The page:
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An essay by Max Beerbohm


Title:     "273"
Author: Max Beerbohm [More Titles by Beerbohm]

This is an age of prescriptions. Morning after morning, from the back- page of your newspaper, quick and uncostly cures for every human ill thrust themselves wildly on you. The age of miracles is not past. But I would raise no false hopes of myself. I am no thaumaturgist. Do you awake with a sinking sensation in the stomach? Have you lost the power of assimilating food? Are you oppressed with an indescribable lassitude? Can you no longer follow the simplest train of thought? Are you troubled throughout the night with a hacking cough? Are you--in fine, are you but a tissue of all the most painful symptoms of all the most malignant maladies ancient and modern? If so, skip this essay, and try Somebody's Elixir. The cure that I offer is but a cure for overwrought nerves--a substitute for the ordinary `rest-cure.' Nor is it absurdly cheap. Nor is it instant. It will take a week or so of your time. But then, the `rest-cure' takes at least a month. The scale of payment for board and lodging may be, per diem, hardly lower than in the `rest-cure'; but you will save all but a pound or so of the very heavy fees that you would have to pay to your doctor and your nurse (or nurses). And certainly, my cure is the more pleasant of the two. My patient does not have to cease from life. He is not undressed and tucked into bed and forbidden to stir hand or foot during his whole term. He is not forbidden to receive letters, or to read books, or to look on any face but his nurse's (or nurses'). Nor, above all, is he condemned to the loathsome necessity of eating so much food as to make him dread the sight of food. Doubtless, the grim, inexorable process of the `rest-cure' is very good for him who is strong enough and brave enough to bear it, and rich enough to pay for it. I address myself to the frailer, cowardlier, needier man. Instead of ceasing from life, and entering purgatory, he need but essay a variation in life. He need but go and stay by himself in one of those vast modern hotels which abound along the South and East coasts.

You are disappointed? All simple ideas are disappointing. And all good cures spring from simple ideas.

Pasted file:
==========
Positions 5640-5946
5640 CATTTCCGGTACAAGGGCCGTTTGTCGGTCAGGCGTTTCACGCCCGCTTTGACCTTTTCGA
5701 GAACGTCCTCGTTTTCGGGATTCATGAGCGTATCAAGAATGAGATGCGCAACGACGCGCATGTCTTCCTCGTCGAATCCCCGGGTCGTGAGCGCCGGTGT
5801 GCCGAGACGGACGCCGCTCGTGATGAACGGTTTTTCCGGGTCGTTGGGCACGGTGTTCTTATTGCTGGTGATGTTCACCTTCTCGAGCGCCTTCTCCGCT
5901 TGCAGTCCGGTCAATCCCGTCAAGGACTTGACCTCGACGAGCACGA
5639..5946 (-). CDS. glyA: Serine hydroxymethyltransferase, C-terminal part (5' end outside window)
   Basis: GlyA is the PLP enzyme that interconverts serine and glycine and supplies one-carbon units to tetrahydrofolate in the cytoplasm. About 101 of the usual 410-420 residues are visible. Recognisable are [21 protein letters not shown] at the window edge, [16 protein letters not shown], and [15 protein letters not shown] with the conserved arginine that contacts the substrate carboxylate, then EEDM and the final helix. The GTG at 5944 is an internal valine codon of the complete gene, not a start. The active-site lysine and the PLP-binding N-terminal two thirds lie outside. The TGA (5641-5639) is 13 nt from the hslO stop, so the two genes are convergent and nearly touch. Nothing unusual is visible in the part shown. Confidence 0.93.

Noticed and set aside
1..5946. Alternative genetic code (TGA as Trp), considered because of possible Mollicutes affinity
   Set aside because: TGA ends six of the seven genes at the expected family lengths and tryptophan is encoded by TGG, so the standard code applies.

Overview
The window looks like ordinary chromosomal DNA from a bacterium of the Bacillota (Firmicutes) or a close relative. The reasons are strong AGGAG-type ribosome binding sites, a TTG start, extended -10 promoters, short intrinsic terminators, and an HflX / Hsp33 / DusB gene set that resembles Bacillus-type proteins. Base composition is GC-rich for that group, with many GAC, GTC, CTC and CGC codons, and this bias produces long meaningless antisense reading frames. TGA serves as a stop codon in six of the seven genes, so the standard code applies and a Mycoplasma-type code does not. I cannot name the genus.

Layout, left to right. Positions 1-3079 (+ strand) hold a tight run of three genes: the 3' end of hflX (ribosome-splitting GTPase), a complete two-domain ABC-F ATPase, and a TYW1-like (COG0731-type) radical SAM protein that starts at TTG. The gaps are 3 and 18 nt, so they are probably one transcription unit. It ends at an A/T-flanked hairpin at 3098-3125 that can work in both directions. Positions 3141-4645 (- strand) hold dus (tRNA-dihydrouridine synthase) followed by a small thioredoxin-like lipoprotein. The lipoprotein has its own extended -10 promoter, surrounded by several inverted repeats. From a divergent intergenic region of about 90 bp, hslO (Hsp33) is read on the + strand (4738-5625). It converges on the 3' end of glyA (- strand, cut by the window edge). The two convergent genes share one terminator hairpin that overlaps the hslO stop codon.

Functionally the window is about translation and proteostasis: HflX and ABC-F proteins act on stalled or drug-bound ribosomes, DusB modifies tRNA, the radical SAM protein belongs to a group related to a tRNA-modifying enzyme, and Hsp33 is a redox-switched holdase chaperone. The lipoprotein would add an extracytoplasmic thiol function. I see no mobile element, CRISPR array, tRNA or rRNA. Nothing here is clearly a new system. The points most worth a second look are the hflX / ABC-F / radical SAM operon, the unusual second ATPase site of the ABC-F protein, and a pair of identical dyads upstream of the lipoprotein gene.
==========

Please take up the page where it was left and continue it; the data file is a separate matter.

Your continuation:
The right method of treating overwrought nerves is to get the patient away from himself--to make a new man of him; and this trick can be done only by switching him off from his usual environment, his usual habits. The ordinary rest-cure, by its very harshness, intensifies a man's personality at first, drives him miserably within himself; and only by its long duration does it gradually wear him down and build him up anew. There is no harshness in the vast hotels which I have recommended. You may eat there as little as you like, especially if you are en pension. Letters may be forwarded to you there; though, unless your case is a very mild one, I would advise you not to leave your address at home. There are reading-rooms where you can see all the newspapers; though I advise you to ignore them. You suffer under no sense of tyranny. And yet, no sooner have you signed your name in the visitors' book, and had your bedroom allotted to you, than you feel that you have surrendered yourself irrepleviably. It is not necessary to this illusion that you should pass under an assumed name, unless you happen to be a very eminent actor, or cricketer, or other idol of the nation, whose presence would flutter the young persons at the bureau. If your nervous breakdown be (as it more likely is) due to merely intellectual distinction, these young persons will mete out to you no more than the bright callous civility which they mete out impartially to all (but those few) who come before them. To them you will be a number, and to yourself you will have suddenly become a number--the number graven on the huge brass label that depends clanking from the key put into the hand of the summoned chambermaid. You are merely (let us say) 273.